“Love, then, is more than just a series of benevolent actions. Those actions have their source in a union increasingly directed towards others, considering them of value, worthy, pleasing and beautiful apart from their physical or moral appearances.” – FT 94

(Note to self: remember to quote this in any papers for Trinity & Salvation.)

101-102: Comparing the idea of “neighbor” with the modern idea of “associate” for business, political, or other gain.

“Individualism does not make us more free, more equal, more fraternal. The mere sum of individual interests is not capable of generating a better world for the whole human family. Nor can it save us from the many ills that are now increasingly globalized.” -FT 105

The common destination of created goods & the social purpose of all forms of private property, 118-120, is going to take a lot more prayerful reading to be sure I understand what he’s teaching. Remembering what we have is gift to be shared is my starting point.

Quotes JPII, though, in Centesimus Annus, “God gave the earth to the whole human race for the sustenance of all its members, without excluding or favouring anyone.”

“On an even broader scale, Grand Imam Ahmad Al-Tayyeb and I have observed that ‘good relations between East and West are indisputably necessary for both.'” – FT 136

“Life without fraternal gratuitousness becomes a form of frenetic commerce, in which we are constantly weighing up what we give and what we get back in return. God, on the other hand, gives freely, to the point of helping even those who are unfaithful.” – FT 140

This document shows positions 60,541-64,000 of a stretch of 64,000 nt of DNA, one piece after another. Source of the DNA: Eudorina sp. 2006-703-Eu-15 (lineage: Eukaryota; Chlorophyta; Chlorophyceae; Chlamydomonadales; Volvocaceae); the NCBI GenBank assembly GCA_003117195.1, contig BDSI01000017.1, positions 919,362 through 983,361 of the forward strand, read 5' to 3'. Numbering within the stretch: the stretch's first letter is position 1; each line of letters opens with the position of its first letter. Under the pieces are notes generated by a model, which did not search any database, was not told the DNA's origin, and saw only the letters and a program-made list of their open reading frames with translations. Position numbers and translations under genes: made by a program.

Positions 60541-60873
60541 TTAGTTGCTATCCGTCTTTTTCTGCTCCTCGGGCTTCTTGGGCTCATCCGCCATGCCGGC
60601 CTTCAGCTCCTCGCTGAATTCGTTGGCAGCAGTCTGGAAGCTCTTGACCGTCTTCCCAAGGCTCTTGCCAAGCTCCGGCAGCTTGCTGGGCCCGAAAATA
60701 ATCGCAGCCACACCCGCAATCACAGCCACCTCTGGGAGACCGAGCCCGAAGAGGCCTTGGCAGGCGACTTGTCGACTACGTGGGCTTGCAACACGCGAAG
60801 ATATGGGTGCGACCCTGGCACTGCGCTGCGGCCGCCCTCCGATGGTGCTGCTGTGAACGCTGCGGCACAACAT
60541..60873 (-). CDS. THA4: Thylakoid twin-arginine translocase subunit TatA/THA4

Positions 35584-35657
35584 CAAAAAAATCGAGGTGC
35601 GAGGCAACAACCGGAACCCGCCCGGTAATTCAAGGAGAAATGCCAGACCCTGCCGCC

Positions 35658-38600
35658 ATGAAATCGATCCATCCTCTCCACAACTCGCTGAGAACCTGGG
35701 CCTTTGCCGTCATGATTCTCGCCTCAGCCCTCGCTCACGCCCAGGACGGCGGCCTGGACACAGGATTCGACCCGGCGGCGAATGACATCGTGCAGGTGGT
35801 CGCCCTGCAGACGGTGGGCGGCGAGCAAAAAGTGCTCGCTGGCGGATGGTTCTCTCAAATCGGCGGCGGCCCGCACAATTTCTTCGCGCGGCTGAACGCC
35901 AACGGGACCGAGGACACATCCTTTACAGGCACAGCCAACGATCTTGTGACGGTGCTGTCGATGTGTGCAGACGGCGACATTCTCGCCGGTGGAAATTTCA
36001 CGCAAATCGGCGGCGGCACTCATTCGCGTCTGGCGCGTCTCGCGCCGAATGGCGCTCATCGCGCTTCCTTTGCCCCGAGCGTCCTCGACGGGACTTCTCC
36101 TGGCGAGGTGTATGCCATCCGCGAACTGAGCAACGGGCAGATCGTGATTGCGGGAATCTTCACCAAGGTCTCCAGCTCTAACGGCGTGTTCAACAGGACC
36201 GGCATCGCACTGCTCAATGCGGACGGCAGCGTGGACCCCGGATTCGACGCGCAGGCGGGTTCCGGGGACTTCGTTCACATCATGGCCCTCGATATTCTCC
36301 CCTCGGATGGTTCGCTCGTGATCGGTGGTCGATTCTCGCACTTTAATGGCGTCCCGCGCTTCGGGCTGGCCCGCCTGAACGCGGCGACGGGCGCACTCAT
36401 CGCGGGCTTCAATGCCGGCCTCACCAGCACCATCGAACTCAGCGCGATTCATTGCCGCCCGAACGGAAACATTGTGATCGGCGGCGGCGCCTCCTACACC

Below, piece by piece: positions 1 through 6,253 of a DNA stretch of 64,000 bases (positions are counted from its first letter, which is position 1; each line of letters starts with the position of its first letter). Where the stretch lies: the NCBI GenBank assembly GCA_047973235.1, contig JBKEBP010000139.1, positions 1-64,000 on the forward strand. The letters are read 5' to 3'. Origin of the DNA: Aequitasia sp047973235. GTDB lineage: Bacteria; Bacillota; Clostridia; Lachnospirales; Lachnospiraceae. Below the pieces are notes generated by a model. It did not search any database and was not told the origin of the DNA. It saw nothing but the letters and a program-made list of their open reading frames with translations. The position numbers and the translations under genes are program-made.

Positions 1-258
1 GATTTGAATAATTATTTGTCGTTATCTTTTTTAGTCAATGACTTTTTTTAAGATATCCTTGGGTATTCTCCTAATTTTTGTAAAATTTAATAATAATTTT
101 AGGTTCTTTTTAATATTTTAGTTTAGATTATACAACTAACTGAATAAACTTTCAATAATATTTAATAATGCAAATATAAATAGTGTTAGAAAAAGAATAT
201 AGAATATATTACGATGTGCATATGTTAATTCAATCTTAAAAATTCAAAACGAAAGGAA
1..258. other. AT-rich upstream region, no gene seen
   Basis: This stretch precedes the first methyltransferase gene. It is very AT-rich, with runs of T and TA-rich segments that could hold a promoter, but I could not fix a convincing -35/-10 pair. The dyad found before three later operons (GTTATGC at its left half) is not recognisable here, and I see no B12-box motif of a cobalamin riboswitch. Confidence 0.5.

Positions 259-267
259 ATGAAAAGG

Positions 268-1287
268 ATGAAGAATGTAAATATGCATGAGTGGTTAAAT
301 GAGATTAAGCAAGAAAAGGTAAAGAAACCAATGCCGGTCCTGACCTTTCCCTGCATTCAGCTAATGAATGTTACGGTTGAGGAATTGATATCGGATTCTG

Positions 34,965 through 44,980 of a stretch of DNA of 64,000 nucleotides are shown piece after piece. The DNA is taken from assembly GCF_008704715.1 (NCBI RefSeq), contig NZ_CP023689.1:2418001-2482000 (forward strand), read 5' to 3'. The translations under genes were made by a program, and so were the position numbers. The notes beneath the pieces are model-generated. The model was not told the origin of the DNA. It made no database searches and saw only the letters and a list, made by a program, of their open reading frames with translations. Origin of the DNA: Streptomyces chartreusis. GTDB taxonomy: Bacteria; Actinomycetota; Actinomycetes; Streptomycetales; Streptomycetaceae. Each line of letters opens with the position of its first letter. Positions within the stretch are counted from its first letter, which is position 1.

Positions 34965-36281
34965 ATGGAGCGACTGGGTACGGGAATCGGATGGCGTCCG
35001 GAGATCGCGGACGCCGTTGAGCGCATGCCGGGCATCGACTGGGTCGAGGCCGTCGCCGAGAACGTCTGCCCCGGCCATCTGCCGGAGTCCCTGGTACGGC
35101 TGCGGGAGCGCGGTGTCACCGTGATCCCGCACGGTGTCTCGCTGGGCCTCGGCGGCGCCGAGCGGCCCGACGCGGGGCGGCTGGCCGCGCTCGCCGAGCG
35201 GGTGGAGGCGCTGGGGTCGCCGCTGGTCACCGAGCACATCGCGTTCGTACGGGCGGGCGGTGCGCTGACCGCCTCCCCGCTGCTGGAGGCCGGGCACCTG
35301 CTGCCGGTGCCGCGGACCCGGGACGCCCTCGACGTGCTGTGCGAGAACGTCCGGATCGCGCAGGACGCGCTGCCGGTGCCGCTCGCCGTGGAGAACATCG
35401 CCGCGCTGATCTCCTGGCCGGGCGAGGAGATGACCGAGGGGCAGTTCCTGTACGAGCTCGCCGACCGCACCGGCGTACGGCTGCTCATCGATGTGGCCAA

“In some areas of our cities, there is still a lively sense of neighbourhood. Each person quite spontaneously perceives a duty to accompany and help his or her neighbour. In places where these community values are maintained, people experience a closeness marked… by gratitude, solidarity and reciprocity. The neighbourhood gives them a sense of shared identity. Would that neighbouring countries were able to encourage a similar neighbourly spirit between their peoples!” – FT 152

“The development of a global community of fraternity based on the practice of social friendship on the part of peoples and nations calls for a better kind of politics, one truly at the service of the common good.” FT 154

“The biggest issue is employment… promotes the good of the people… the opportunity to nurture the seeds that God has planted: talents, initiative, innate resources. This is the finest help we can give to the poor, the best path to a life of dignity.” – FT 162

“True charity is capable of incorporating all these elements in its concern for others. In the case of personal encounters, including those involving a distant or forgotten brother or sister, it can do so by employing all the resources that the institutions of an organized, free and creative society are capable of generating. Even the Good Samaritan, for example, needed to have a nearby inn that could provide the help that he was personally unable to offer.” FT 165

“The marketplace, by itself, cannot resolve every problem, however much we are asked to believe this dogma of neoliberal faith. Whatever the challenge, this impoverished and repetitive school of thought always offers the same recipes.” FT 168

“Charity needs the light of the truth that we constantly seek. ‘That light is both the light of reason and the light of faith,’ and does not admit any form of relativism.” – FT 185

Dignity & education, subsidiarity & solidarity (187); fundamental human rights vs. ‘throwaway culture’, calling for effective solutions & naming big problems affecting human dignity today (188); elimination of hunger as a biggest goal & step to universal human rights (189)